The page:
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Max Lilienthal

(1815 – 1882)

Max Lilienthal was an educator, author, and rabbi. Born in Munich, Bavaria, Lilienthal completed his studies at the university of his native town, and in 1839, on the recommendation of Ludwig Philippson, was appointed director of the Jewish school of Riga. He succeeded in this position, and also became known for the sermons which he delivered in German at the Riga synagogue (published as Predigten in der Synagoge zu Riga, 1841). He formed a friendship with the Russian minister of education S.S. *Uvarov, to whom he dedicated the above work.

In 1841, on the recommendation of Uvarov, the czarist government invited Lilienthal to draw up a project for the establishment of state schools for Jews providing a European-type education. Lilienthal set out upon his task by attempting to persuade the community leaders in the *Pale of Settlement to accept the project. His mission encountered opposition and mistrust among Jews there. Orthodox circles, and particularly the Hasidim, considered the project an attempt by the government to destroy traditional Jewish education, and possibly even to convert the Jews, while the maskilim also expressed misgivings. Lilienthal's meetings with the representatives of the Jews of Vilna, one of the main centers of Russian Jewry, ended in failure. His attempts to issue threats in the name of the government (it is not clear whether he was authorized to do so) aroused revulsion, while his strategy of contacting the representatives of the Orthodox and Hasidim and ignoring the maskilim alienated the latter from him. The publication of his proposals to invite teachers from Germany for the projected schools was a cause of further mistrust. In *Minsk Lilienthal found open hostility accompanied by personal abuse. His reaction, in 1842, was an appeal to Uvarov to enforce "educational reform" on the Jews through a series of laws. The minister of education refused to do so, but by means of a decree (June 22, 1842) he hinted to the Jews that the czar himself was in favor of the reform.

In order to sever the connection between the projected "reforms" and the personality of Lilienthal, Uvarov appointed a commission composed of Jewish personalities to study the proposals. Lilienthal was called upon to undertake an extensive journey through the Jewish centers to assess public opinion and guide it in the desired direction. Having learned from his previous experiences, Lilienthal on this occasion did not repeat his former suggestions, such as the employment of teachers from abroad and the imposition of a tax on the melammedim (heder teachers), and succeeded in winning sympathy. However, his tactics in seeking an alliance with the Orthodox against the maskilim once more led to his failure. Lilienthal's appeal in Maggid Yeshu'ah (Vilna, 1842) brought a sharp retort from Mordecai Aaron *Guenzburg in the pamphlet Maggid Emet (Leipzig, 1843). The Commission for the Education of the Jews completed its task in 1843, and in 1844 a law for the establishment of state schools for the Jews was issued. In 1844, however, at the height of his success, Lilienthal had to leave Russia secretly. It appears that he had become convinced that the intentions of the czarist government were insincere and that it was scheming to exploit the network of schools as an instrument for eventual conversion to Christianity. The government's demand to exclude the study of Talmud from the curriculum marked the turning point in his outlook. Additionally, the law for the establishment of the schools was accompanied by other anti-Jewish laws in various spheres.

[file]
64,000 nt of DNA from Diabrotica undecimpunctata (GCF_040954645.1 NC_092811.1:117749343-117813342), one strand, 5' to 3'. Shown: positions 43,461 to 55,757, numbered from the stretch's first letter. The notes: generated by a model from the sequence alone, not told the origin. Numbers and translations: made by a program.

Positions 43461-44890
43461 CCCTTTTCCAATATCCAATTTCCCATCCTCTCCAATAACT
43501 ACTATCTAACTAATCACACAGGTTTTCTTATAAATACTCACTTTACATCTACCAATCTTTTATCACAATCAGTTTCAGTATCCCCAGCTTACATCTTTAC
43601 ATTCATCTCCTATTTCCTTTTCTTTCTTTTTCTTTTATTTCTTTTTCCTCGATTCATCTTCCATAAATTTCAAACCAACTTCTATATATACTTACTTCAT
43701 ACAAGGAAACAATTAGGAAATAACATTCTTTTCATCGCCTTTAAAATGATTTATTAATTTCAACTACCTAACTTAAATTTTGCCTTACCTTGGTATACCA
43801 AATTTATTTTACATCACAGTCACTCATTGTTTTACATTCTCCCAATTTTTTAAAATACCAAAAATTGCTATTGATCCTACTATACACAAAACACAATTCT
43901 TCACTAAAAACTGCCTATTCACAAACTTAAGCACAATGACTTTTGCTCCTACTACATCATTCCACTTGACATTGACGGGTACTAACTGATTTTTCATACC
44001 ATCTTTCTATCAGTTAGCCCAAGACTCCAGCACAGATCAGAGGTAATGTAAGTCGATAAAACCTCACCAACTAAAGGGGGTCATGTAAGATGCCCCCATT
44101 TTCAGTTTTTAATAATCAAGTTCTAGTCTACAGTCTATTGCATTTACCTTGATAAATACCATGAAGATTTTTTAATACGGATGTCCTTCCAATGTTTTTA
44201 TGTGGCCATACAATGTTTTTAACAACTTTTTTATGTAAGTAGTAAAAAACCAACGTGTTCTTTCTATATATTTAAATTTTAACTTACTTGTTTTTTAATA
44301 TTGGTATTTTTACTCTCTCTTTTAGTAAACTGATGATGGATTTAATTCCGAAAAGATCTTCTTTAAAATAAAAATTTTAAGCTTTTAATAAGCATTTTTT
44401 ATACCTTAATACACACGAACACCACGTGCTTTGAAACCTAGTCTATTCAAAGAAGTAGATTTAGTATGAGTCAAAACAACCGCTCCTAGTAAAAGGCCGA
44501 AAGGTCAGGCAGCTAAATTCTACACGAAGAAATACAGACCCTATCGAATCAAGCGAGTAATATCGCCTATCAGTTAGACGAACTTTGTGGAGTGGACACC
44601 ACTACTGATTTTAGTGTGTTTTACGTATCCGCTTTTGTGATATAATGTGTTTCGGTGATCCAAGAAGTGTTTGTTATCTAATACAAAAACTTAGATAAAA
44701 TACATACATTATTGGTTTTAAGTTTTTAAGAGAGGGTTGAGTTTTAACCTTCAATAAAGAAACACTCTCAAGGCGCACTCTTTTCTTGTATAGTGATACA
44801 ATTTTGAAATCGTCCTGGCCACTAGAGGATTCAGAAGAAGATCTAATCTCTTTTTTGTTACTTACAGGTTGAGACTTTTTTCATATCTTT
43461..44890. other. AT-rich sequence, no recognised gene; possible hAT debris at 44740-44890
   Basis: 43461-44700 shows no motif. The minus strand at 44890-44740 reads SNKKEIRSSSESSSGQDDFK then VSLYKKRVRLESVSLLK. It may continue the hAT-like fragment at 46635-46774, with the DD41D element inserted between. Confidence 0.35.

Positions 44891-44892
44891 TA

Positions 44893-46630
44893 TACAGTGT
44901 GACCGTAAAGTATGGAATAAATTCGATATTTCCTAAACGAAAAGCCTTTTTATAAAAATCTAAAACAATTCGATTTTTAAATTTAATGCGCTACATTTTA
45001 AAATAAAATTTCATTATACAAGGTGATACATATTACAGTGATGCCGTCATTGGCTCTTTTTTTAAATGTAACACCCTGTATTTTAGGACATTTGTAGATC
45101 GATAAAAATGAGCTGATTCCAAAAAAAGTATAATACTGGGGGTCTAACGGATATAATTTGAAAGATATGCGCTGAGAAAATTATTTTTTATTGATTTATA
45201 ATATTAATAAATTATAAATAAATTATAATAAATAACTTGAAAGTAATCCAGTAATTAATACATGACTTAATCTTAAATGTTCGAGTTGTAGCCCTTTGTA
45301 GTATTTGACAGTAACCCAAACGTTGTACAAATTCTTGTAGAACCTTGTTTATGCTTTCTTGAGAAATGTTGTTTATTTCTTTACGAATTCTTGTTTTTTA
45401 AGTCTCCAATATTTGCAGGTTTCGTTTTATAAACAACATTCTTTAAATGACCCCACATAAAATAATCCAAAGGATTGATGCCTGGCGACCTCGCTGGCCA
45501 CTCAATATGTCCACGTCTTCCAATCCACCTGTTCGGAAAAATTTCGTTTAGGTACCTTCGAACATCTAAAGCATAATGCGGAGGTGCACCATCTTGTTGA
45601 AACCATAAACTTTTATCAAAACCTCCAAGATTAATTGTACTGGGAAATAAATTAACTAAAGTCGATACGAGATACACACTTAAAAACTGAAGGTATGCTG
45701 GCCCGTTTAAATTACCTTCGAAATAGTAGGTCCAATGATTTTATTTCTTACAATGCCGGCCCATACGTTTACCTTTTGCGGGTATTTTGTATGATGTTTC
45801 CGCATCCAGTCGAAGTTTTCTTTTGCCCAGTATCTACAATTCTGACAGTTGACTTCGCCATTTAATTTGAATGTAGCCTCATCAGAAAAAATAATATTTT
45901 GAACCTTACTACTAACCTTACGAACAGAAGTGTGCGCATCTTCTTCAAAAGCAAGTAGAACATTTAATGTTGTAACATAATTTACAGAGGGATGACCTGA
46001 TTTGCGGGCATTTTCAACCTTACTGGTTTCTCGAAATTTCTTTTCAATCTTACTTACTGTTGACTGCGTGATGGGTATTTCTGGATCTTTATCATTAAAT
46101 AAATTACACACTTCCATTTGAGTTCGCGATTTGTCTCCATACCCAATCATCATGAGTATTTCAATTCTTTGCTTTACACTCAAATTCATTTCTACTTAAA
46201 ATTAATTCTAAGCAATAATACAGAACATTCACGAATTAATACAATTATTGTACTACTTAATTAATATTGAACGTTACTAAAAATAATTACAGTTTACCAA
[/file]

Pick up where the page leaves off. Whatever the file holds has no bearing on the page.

In 1845, Lilienthal immigrated to the United States, settling in New York City where he conducted a private boarding school for a few years. In 1849 he became rabbi of a short-lived union of the city's German congregations and directed their day schools. From 1855 until his death Lilienthal was rabbi of the important Bene Israel congregation of Cincinnati, which he led in the direction of moderate Reform. As a civic leader in his city on friendly terms with its Christian clergy, he was a member of its board of education (1860–69) and a trustee of the University of Cincinnati from 1872 until his death. He was perhaps the leading Jewish exponent in his day of the rigorous exclusion of all religious teaching from the public schools. Lilienthal actively cooperated with his fellow townsman Isaac Mayer *Wise in promoting Reform Judaism throughout the West, and was the publisher of The Sabbath Visitor from 1874, founder of the scholarly Rabbinical Literary Association, and taught at *Hebrew Union College from its opening in 1875. In 1857 he published Freiheit, Fruehling und Liebe, a collection of poems.


D. Philipson, Max Lilienthal, his Life and Writings (1915); idem, The Reform Movement in Judaism (19312), index; D. Kahana, in: Ha-Shilo'ah, 27 (1913), 314–22, 446–57, 546–56; J.S. Raisin, The Haskalah Movement in Russia (1915); P. Wengeroff, Memoireneiner Grossmutter, 1 (1908), 123–43; J. Shatzky, Yidishe Bildungs-Politik in Poyln fun 1806 biz 1866 (1943), 71–80; H.B. Grinstein, in: HUCA, 18 (1943/44), 321–52; The Sabbath Visitor (April 14, 1882); Der deutsche Pionier, 14 (1882), 162–70, 211–6.

Source: Encyclopaedia Judaica. © 2007 The Gale Group. All Rights Reserved.

Photo: Public Domain via Wikimedia.